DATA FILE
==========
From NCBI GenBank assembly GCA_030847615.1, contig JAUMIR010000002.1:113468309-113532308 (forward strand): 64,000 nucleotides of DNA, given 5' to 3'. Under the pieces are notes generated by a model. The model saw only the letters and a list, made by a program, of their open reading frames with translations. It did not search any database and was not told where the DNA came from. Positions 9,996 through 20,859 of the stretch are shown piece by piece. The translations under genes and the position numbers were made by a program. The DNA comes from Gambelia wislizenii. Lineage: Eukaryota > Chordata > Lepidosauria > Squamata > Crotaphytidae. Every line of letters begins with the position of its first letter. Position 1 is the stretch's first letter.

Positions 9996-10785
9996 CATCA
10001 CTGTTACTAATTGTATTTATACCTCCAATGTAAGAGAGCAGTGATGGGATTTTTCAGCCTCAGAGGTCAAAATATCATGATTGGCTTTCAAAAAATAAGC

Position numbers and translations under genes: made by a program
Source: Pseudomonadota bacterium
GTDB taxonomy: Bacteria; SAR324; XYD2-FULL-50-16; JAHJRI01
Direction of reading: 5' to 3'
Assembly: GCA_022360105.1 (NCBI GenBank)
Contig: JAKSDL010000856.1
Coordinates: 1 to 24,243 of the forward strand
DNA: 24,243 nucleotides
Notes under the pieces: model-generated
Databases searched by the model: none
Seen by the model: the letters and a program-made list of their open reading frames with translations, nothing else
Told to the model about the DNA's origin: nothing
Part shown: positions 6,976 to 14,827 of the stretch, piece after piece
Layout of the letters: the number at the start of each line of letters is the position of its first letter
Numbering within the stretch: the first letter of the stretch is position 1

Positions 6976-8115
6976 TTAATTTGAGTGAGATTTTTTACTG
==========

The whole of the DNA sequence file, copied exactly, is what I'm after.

From NCBI GenBank assembly GCA_030847615.1, contig JAUMIR010000002.1:113468309-113532308 (forward strand): 64,000 nucleotides of DNA, given 5' to 3'. Under the pieces are notes generated by a model. The model saw only the letters and a list, made by a program, of their open reading frames with translations. It did not search any database and was not told where the DNA came from. Positions 9,996 through 20,859 of the stretch are shown piece by piece. The translations under genes and the position numbers were made by a program. The DNA comes from Gambelia wislizenii. Lineage: Eukaryota > Chordata > Lepidosauria > Squamata > Crotaphytidae. Every line of letters begins with the position of its first letter. Position 1 is the stretch's first letter.

Positions 9996-10785
9996 CATCA
10001 CTGTTACTAATTGTATTTATACCTCCAATGTAAGAGAGCAGTGATGGGATTTTTCAGCCTCAGAGGTCAAAATATCATGATTGGCTTTCAAAAAATAAGC

Position numbers and translations under genes: made by a program
Source: Pseudomonadota bacterium
GTDB taxonomy: Bacteria; SAR324; XYD2-FULL-50-16; JAHJRI01
Direction of reading: 5' to 3'
Assembly: GCA_022360105.1 (NCBI GenBank)
Contig: JAKSDL010000856.1
Coordinates: 1 to 24,243 of the forward strand
DNA: 24,243 nucleotides
Notes under the pieces: model-generated
Databases searched by the model: none
Seen by the model: the letters and a program-made list of their open reading frames with translations, nothing else
Told to the model about the DNA's origin: nothing
Part shown: positions 6,976 to 14,827 of the stretch, piece after piece
Layout of the letters: the number at the start of each line of letters is the position of its first letter
Numbering within the stretch: the first letter of the stretch is position 1

Positions 6976-8115
6976 TTAATTTGAGTGAGATTTTTTACTG